Insurance: Life cover: The couple has insurance cover, but it is not adequate, and insurance must not double up as an investment. Manoharan's employer also provides a term plan worth Rs 63 lakh. But in case of job loss or a change in the company's policy, this cover will not be available. Hence, he should buy a plain term plan worth Rs 2.40 crore for 11 years, which will cost around Rs 60,000 per annum. After analysing his existing insurance policies (see table Current Assets), he is advised to continue with the LIC policies as he has already paid most of the premiums and the policies are going to mature in the next few years. As for the ULIP Policy, there are limited options at this stage as these policies typically come with a lock-in period of five years. However, he should ideally refrain from mixing insurance and investment products due to lesser flexibility in making changes, if required.
Health cover: Manoharan has a group insurance cover of Rs 3 lakh for the family and a personal accident policy of Rs 63 lakh, both provided by his employer. He, however, does not have any other health insurance, which is not advisable. As the company cover is not adequate and will be withdrawn if he loses his job or leaves the firm or the policy changes, he should buy an independent health insurance for the entire family. It should include a floater plan (Rs 5 lakh) and a super top-up policy (Rs 5 lakh) with a deductible of Rs 5 lakh. Premiums will be around Rs 40,000, and there will be additional income tax benefits under section 80D. Manoharan should also consider other risk management tools, for instance, a critical illness cover and a personal accident policy that covers disabilities - both temporary and permanent.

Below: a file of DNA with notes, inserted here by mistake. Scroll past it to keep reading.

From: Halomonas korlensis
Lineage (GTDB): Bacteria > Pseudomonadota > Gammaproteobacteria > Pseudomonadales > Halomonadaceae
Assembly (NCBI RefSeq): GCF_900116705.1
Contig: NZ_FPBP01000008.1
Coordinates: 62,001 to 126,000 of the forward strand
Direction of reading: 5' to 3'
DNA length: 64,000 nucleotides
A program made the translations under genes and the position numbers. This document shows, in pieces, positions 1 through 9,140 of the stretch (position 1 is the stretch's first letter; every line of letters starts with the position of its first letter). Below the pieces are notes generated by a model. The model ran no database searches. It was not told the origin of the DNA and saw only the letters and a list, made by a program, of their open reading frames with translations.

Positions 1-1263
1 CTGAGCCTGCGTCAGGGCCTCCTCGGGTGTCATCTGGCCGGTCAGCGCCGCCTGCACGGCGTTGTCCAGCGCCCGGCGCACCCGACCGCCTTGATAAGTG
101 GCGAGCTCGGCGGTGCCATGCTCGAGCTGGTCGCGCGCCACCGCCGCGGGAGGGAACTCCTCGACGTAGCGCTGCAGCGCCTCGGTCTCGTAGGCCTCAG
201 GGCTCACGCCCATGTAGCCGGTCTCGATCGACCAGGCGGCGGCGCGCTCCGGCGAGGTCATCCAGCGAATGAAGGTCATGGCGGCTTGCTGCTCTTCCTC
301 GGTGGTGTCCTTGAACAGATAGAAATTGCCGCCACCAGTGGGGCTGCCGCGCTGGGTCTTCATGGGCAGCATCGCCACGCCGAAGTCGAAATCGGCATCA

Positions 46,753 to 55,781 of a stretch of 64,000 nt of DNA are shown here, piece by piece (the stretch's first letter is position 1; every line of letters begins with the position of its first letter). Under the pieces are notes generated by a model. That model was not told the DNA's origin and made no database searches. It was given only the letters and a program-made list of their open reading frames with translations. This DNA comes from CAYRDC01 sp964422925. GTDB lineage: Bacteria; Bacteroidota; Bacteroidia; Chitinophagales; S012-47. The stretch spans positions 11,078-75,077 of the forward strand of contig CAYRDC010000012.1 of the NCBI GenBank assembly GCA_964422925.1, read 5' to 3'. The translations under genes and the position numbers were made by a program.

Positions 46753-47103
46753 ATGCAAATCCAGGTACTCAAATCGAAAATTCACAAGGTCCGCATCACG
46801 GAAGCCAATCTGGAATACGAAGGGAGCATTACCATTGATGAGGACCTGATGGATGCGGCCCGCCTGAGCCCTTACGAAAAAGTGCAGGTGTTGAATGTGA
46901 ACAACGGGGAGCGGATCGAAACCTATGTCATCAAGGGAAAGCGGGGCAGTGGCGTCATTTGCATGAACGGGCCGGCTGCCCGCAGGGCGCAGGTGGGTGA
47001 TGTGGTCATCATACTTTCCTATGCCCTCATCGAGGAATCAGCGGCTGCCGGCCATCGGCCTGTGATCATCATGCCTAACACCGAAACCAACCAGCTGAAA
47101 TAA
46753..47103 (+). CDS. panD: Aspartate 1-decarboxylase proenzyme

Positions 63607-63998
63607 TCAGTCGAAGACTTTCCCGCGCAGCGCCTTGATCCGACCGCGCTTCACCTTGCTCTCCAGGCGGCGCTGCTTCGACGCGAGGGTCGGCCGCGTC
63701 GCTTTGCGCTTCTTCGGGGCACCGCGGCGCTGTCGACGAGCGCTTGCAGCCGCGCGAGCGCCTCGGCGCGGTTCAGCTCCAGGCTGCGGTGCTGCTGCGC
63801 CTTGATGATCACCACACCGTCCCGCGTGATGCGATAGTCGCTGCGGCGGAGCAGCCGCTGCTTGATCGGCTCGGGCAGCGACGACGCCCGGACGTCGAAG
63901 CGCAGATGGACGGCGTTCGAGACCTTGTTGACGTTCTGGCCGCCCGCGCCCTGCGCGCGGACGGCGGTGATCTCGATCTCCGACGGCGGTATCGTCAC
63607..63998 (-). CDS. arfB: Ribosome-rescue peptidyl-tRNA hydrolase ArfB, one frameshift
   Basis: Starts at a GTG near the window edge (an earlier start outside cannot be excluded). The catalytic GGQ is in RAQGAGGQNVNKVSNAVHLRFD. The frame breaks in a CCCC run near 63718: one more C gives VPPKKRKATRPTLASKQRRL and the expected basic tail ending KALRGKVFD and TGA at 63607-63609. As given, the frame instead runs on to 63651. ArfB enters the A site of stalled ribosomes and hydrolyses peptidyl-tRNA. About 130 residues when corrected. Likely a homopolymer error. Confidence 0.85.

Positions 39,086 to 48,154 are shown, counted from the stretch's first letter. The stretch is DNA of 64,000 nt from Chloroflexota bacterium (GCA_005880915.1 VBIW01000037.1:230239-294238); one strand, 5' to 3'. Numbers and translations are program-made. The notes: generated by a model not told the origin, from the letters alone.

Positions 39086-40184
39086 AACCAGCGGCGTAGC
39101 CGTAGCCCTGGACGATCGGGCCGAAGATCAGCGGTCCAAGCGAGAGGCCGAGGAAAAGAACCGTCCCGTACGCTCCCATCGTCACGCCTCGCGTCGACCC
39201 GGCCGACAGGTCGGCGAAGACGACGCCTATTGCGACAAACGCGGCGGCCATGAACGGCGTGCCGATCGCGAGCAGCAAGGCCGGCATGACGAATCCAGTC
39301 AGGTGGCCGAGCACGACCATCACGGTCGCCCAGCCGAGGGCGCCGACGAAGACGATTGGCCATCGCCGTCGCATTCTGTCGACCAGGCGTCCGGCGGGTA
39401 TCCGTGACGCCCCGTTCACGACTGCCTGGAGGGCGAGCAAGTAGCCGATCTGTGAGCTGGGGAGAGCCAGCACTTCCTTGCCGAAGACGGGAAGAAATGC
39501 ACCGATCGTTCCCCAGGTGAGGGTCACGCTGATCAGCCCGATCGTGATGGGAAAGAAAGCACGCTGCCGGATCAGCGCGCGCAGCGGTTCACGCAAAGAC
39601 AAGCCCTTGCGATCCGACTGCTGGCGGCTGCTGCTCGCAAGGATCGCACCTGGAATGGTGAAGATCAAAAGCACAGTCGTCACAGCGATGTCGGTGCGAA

Children's education: To build an education corpus of Rs 40 lakh by 2021 at today's value (it will be around Rs 64.94 lakh by the time the target year is reached), Manoharan's plot of land worth Rs 45 lakh must be liquidated right away, and the proceeds should be equally reinvested into equity and debt mutual funds. Other existing investments that can help fund this goal include LIC Jeevan Anand, LIC Money Back and LIC Komal Jeevan policies.
Children's marriage: For a marriage corpus of Rs 50 lakh by 2023 at today's value (the target year value will be around Rs 79.34 lakh), some proceeds can come from selling the plot of land, which will again have to be equally reinvested into equity and debt mutual funds. The rest will come from Manoharan's current investments in two mutual funds, his equity stock portfolio, current FDs (assumed reinvested into other fixed-income portfolios after three years) and money from another LIC Jeevan Anand policy that is going to mature in 2023.